Belize General Information
Belize is a small nation on the eastern coast of Central America, on the Caribbean Sea bordered by Mexico to the northwest and Guatemala to the west and south. The country is a parliamentary democracy and constitutional monarchy which recognizes Queen Elizabeth II as Sovereign. The nation of Honduras lies 75 km away (47 mi) across the Gulf of Honduras to the east. The name is derived from the Belize River, after which Belize City, the former capital and largest city, is also named. In Spanish it is usually called Belice. Known as British Honduras until 1973, Belize was a British colony for more than a century. It became an independent nation in 1981. Belize is a member of Caribbean Community (CARICOM) and the Sistema de Integracion Centro Americana (SICA) and considers itself to be both Caribbean, and Central American.
The cayes (pronounced keys), the offshore atolls, and the barrier reef are on of the main attraction to Belize. The barrier reef, which is 185 miles long, is the longest in the Western Hemisphere. The cayes are islands that are located between the mainland and the barrier reed, on the barrier reef, and on or within the barrier reef perimeters of the offschore atolls.
Although the mangrove cayes are normally uninhabitable by humans, they do provide a superior habitat for birds and marine life. Many birds, fish, shellfish, and marine organisms begin their lives within the protection of the mangrove. On the other hand, the island cayes, which are distinguishable by their palm trees, have provided the foundation for the development of many fine resorts to serve the water sports enthusiasts and the marine naturalists. The cayes and atolls provide superior opportunities for SCUBA diving, snorkeling, fishing, boating, sailing, kiteboarding, and sea kayaking, as well as habitat for both nesting birds and turtles.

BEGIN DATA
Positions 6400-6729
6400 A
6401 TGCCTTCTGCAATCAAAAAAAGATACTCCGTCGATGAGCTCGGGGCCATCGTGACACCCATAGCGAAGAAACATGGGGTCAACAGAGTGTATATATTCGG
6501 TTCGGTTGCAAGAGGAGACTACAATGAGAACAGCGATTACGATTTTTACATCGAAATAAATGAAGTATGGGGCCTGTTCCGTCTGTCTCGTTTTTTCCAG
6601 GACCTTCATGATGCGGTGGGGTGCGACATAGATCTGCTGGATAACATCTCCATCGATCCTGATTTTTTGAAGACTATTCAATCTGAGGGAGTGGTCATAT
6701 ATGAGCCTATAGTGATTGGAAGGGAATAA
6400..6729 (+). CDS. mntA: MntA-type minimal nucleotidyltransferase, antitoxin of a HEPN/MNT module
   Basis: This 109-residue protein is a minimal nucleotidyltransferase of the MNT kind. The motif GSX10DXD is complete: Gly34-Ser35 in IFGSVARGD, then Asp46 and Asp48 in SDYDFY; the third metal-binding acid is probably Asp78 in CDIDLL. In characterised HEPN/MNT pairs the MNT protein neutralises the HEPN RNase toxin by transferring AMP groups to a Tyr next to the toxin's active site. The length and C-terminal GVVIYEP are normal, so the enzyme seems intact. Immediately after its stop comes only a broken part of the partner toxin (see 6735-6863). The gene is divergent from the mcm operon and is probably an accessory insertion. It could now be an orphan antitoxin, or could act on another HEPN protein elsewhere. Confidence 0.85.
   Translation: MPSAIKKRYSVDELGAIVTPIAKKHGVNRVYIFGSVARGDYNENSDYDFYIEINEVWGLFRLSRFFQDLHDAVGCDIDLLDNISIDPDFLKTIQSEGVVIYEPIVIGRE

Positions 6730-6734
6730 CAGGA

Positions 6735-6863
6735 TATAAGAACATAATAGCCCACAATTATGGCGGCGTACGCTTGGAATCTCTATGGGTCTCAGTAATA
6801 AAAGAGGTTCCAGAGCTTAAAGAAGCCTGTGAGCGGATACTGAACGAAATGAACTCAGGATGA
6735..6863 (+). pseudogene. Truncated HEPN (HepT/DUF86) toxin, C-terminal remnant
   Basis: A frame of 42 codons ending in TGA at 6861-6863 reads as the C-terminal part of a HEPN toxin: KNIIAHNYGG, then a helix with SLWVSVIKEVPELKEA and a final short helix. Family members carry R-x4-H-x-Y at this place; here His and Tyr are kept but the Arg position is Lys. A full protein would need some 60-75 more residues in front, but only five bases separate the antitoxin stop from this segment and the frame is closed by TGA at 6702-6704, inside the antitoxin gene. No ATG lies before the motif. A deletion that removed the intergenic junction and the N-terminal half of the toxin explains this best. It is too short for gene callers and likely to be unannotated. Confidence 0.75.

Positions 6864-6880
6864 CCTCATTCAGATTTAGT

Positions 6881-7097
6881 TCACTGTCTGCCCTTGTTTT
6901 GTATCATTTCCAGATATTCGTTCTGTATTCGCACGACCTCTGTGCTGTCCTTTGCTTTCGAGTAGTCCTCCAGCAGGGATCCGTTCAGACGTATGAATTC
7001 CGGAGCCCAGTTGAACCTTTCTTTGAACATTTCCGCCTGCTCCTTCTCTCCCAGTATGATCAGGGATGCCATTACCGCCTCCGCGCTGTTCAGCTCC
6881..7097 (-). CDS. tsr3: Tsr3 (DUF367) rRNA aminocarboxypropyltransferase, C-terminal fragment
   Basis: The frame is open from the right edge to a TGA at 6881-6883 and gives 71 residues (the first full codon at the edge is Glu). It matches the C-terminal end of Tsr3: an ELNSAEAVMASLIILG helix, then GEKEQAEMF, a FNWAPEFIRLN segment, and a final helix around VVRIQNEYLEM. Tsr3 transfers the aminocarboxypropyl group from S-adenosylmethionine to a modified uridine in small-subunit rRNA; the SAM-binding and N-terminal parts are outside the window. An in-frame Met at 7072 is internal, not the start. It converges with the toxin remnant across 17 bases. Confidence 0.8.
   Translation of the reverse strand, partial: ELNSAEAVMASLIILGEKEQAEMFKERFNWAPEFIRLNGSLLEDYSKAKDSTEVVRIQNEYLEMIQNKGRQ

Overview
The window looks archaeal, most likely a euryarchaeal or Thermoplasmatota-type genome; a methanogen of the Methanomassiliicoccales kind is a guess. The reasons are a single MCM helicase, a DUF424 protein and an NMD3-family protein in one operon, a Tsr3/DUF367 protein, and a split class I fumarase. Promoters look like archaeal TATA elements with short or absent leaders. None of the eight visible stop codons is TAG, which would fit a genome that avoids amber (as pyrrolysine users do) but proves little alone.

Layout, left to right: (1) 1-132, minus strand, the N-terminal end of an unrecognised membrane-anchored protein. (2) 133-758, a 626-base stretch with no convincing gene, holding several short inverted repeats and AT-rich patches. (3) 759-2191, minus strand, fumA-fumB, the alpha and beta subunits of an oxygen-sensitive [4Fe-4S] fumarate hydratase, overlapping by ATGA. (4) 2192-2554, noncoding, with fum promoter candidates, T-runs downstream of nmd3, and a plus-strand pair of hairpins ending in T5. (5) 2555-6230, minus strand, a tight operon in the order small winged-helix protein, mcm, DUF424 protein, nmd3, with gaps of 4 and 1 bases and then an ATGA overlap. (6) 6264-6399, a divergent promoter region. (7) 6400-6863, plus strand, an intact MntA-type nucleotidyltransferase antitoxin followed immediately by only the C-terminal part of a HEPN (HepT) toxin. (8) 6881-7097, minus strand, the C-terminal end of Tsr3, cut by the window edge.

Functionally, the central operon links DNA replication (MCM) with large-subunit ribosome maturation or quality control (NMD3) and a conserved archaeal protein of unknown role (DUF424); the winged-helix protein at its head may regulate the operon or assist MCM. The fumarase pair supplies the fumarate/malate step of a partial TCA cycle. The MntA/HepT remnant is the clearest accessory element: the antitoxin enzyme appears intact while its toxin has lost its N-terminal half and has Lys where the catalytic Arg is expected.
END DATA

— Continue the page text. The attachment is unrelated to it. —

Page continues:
The northern half of the mainland of Belize is a plain that was once the bed of the sea. The land is covered with a thin layer of soil that supports scrub vegetation and dense hardwood tropical forest. The coastal area is neither land nor sea, but a sodden, swampy transition between the two. It consists of mangrove and grasses, and is bordered by tussock grasses, cypress, and sycamore where the land separates the water.
The climate is subtropical, with a brisk prevailing wind from the Caribbean Sea. The country has an annual mean temperature of 79 degrees Fahrenheit, and the humidity is nicely tempered by the Sea breezes. Variations in weather features emphasize the interesting difference in elevation, geology, plant and animal life. A summer high temperature usually never exceeds 96 degrees Fahrenheit, and winter lows are seldom below 60 degrees Fahrenheit--even at night.